This essay was delivered as a commencement address at the University of California-Berkeley School of Public Health on May 17, 2015. Reflecting on events spanning from 1990 to 1999 to 2015, when I gave my first, second, and third commencement talks at the school, I discuss four notable features of our present era and offer five insights for ensuring that health equity be the guiding star to orient us all. The four notable features are: (1) growing recognition of the planetary emergency of global climate change; (2) almost daily headlines about armed conflicts and atrocities; (3) growing public awareness of and debate about epic levels of income and wealth inequalities; and (4) growing activism about police killings and, more broadly, "Black Lives Matter." The five insights are: (1) public health is a public good, not a commodity; (2) the "tragedy of the commons" is a canard; the lack of a common good is what ails us; (3) good science is not enough, and bad science is harmful; (4) good evidence--however vital--is not enough to change the world; and (5) history is vital, because we live our history, embodied. Our goal: a just and sustainable world in which we and every being on this planet may truly thrive.
Gaina, Alex B.
The Internet proceeding contains various photographs and autographs of scientists from the Moscow State University, made during 70-th and 80-th years of XX-th Century. While no the album refers to Physics in totality, the main part of the album does refer. It includes photographs and autographs of the Members of the Academy of Sciences of U.S.S.R. Il'ya M. Lifshitz, Alexander I. Ishlinskii, Leonid V. Keldysh, Nobel Prize Winners Vitaly L. Ginzburg and Andrej D. Sakharov, Professors: I.M. Ternov, M.I. Kaganov, V.I. Grigor'ev, V.R. Khalilov, V.Ch. Zhukovskij, V.G. Bagrov (Tomsk State University) and other. Another part of peoples on the photographs became later University professors and Members of Academies. A photo concerns the graduated from the Moscow University, astronomer Vladimir A. Albitzky (1892-1952) made in Odessa during the First World War, while another concerns the School "Quantum Particles in intense fields" held in Chisinau in May 1985.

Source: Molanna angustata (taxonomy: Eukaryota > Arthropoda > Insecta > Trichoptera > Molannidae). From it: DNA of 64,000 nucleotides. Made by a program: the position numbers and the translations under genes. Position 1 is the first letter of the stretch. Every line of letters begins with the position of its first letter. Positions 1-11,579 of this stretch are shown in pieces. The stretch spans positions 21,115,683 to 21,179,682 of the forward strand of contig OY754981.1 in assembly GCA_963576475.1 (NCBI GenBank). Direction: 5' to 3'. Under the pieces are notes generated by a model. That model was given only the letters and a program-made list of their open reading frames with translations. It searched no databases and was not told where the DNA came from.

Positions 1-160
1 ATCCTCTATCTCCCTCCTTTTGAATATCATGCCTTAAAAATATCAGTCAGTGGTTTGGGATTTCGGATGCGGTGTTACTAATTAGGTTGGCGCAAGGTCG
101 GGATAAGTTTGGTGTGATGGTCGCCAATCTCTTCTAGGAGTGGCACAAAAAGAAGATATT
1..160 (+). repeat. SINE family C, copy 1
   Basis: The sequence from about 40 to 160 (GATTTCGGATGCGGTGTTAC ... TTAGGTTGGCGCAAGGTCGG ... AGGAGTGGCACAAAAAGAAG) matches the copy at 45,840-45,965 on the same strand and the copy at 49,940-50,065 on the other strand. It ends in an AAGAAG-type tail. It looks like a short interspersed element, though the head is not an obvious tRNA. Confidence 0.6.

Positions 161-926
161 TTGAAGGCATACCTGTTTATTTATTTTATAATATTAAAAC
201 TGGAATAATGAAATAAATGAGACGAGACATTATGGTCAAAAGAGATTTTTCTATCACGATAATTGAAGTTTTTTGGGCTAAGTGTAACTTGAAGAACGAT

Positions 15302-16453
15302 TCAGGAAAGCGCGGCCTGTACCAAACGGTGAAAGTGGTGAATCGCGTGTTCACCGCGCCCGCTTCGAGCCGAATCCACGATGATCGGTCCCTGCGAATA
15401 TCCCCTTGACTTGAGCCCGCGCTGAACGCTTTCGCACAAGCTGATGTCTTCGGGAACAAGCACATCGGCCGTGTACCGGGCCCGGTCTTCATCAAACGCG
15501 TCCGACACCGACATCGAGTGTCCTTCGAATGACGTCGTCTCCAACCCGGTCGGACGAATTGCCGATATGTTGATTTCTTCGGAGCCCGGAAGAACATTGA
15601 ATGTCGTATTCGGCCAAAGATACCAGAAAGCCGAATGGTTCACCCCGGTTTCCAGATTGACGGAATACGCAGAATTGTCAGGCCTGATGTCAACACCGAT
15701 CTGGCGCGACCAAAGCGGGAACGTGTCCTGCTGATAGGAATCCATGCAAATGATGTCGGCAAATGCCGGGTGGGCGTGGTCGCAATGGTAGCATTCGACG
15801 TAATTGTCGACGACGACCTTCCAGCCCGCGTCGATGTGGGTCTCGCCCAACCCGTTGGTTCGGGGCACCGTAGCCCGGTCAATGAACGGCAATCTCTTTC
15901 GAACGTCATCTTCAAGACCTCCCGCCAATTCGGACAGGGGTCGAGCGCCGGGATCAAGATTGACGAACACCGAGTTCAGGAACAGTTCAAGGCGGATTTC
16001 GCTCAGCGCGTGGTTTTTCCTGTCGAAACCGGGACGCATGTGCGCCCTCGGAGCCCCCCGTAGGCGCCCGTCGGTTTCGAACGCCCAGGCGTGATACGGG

Giannessi, F; Pera, L
The structure of the paratympanic organ in chickens was investigated by means of the transmission electron microscope. The epithelium lining the lumen of the paratympanic organ consists of sensory and non-sensory components. The sensory epithelium is composed of supporting and hair cells. The hair cells are similar to the type II receptor cells present in the neuroepithelia of the vestibule and of the lateral line organs. The afferent synapses at the bases of the hair cells are also described. The non-sensory epithelium is made up of cells with a clear cytoplasm and arranged in a single layer. It also contains dark, flattened cells which sometimes possess motile cilia. Special emphasis is given to the fact that the results agree with Vitali's theory that the paratympanic organ and the lateral line organs are homologous. It is concluded, therefore, that present knowledge about this structure is not yet sufficient to allow a definitive functional interpretation. Images Fig. 1 Fig. 2 Fig. 3 Fig. 4 Fig. 5 Fig. 6 Fig. 7 Fig. 8 Fig. 9 Fig. 10 Fig. 11 Fig. 12 Fig. 13 PMID:3693071
Méheut, Merlin; Lazzeri, Michele; Balan, Etienne; Mauri, Francesco